Tuberculosis (TB), a disease caused by Mycobacterium tuberculosis (Mtb), is an ongoing threat to public health. Globally, approximately two billion people are infected with TB, with nine million newly diagnosed cases of active TB each year causing 1.5 million deaths. Furthermore, mismanagement or inappropriate treatments for TB infections can result in the development of drug resistant TB cases, for which treatments are difficult and expensive. Drug-resistant strains of Mtb are not treatable with frontline therapy and require 12-24 months of complex second and third line antibiotics. In addition, TDR (totally drug resistant) strains exist which cannot be treated with any available antibiotics. The current proposal is designed to develop a novel synergistic combination chemo-immunotherapeutic regimen for the treatment of infections caused by Mtb, including multi-, extremely- and totally- drug resistant strains. An effective treatment that reduces bacterial loads and shortens therapy to less than six months would play an important role in dramatically reducing the impact of this pathogen. This application is an extension of our systematic and methodical approach towards developing vaccines for TB. Over the last twenty years, we have applied this strategy towards developing M72/AS01E (currently in Phase II clinical trials) and ID93/GLA-SE into viable vaccine candidates. At present, to our knowledge, ID93/GLA-SE is the sole TB vaccine candidate that has been tested for prevention and therapy in multiple animal models of TB. Our candidate vaccine has three protective effects: significantly reduces pulmonary bacterial loads, reduces disseminated Mtb infection after aerosol challenge, and post-exposure immunotherapeutic protection. Funding this application will help our continuing efforts to develop an adjuvanted ID93 vaccine towards for future human clinical trials, ultimately resulting in an approved post- exposure TB vaccine.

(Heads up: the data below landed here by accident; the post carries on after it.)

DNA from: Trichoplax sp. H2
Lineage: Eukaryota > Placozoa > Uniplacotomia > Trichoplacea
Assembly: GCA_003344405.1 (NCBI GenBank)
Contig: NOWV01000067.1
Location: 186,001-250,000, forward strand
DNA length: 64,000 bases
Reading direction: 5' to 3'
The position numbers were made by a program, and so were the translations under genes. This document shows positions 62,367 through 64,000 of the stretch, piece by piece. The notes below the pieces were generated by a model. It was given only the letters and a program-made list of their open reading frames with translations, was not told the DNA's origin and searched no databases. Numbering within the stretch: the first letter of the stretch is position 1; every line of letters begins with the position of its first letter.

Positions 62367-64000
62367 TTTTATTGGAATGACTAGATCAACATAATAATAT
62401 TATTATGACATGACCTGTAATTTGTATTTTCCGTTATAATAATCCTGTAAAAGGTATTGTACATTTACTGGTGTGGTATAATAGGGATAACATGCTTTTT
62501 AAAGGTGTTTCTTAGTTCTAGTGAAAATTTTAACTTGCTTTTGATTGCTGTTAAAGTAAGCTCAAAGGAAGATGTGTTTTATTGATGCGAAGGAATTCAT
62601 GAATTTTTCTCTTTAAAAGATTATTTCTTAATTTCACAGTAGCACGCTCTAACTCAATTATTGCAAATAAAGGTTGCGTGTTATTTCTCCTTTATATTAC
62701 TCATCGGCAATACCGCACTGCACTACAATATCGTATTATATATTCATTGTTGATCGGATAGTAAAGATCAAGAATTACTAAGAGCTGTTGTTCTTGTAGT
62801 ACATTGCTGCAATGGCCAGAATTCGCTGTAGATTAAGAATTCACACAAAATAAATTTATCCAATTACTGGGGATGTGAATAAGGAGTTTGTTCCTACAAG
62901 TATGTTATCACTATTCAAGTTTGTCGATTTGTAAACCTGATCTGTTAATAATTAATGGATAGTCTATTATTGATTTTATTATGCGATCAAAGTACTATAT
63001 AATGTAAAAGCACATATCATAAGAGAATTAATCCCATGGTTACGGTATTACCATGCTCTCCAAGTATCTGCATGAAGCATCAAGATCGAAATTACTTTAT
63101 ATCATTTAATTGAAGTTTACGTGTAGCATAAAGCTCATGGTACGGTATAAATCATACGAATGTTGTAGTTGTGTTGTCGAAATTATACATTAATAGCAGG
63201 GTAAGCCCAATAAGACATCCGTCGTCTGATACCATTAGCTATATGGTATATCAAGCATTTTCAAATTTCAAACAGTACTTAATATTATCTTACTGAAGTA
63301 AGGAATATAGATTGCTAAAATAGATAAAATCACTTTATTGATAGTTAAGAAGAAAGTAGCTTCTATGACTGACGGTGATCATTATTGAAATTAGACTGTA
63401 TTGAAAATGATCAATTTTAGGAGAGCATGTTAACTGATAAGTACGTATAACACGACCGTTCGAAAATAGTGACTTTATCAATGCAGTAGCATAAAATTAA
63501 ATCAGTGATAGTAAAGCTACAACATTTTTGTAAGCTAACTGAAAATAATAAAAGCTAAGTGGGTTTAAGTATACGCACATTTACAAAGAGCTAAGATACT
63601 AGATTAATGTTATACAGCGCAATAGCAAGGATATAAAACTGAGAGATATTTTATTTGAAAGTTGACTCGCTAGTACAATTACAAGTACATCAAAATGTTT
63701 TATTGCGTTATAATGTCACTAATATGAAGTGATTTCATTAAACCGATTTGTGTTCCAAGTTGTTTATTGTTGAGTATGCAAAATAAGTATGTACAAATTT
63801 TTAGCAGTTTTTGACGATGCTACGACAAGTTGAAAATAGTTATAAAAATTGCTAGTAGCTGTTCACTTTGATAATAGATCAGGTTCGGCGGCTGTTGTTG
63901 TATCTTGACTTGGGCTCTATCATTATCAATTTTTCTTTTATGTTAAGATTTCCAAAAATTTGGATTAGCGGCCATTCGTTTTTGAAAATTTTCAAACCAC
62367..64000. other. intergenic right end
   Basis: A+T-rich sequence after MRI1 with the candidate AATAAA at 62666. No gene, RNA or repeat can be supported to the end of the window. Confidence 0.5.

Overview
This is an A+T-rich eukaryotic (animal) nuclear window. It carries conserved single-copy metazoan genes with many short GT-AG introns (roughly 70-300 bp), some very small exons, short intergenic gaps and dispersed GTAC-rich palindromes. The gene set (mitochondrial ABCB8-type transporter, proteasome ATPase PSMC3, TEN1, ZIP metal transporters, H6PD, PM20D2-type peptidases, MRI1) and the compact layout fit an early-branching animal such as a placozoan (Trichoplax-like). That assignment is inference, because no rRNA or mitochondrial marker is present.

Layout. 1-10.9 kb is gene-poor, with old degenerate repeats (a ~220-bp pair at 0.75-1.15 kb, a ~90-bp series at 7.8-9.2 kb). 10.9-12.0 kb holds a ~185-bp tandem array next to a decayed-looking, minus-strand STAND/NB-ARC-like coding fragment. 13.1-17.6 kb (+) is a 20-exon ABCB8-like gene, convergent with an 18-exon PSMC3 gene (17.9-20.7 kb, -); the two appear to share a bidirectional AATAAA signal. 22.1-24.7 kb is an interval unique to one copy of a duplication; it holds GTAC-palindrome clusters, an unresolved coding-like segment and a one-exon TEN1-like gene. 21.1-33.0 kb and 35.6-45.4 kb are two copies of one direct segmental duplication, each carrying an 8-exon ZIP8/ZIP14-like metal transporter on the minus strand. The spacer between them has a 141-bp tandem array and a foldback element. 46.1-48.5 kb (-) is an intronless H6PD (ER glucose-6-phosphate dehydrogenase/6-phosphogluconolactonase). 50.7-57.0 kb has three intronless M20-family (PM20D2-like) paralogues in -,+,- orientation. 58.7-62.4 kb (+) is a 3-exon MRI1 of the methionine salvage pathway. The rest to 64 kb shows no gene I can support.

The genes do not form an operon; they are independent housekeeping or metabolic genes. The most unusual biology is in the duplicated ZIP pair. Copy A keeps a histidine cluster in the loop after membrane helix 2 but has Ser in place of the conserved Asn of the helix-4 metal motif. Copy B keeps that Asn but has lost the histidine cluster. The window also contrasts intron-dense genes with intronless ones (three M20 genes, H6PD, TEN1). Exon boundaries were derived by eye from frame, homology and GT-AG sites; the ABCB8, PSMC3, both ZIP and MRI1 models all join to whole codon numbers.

Public Health Relevance

Mycobacterium tuberculosis is a global pathogen of extreme concern, requiring 12-24 months of treatment with multiple antibiotics for drug resistant forms of tuberculosis. By defining and validating a shorter and more effective combination regimen comprised of two or more antibiotics to prevent bacterial growth and an immunotherapeutic vaccine to stimulate the immune system to clear the bacteria from the body, we intend to progress towards an immune- chemotherapeutic product leading to an improvement in global health.

National Institute of Health (NIH)
Small Business Innovation Research Grants (SBIR) - Phase I (R43)
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Special Emphasis Panel (ZRG1)
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Boyce, Jim P
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Pai Life Sciences, Inc.
United States
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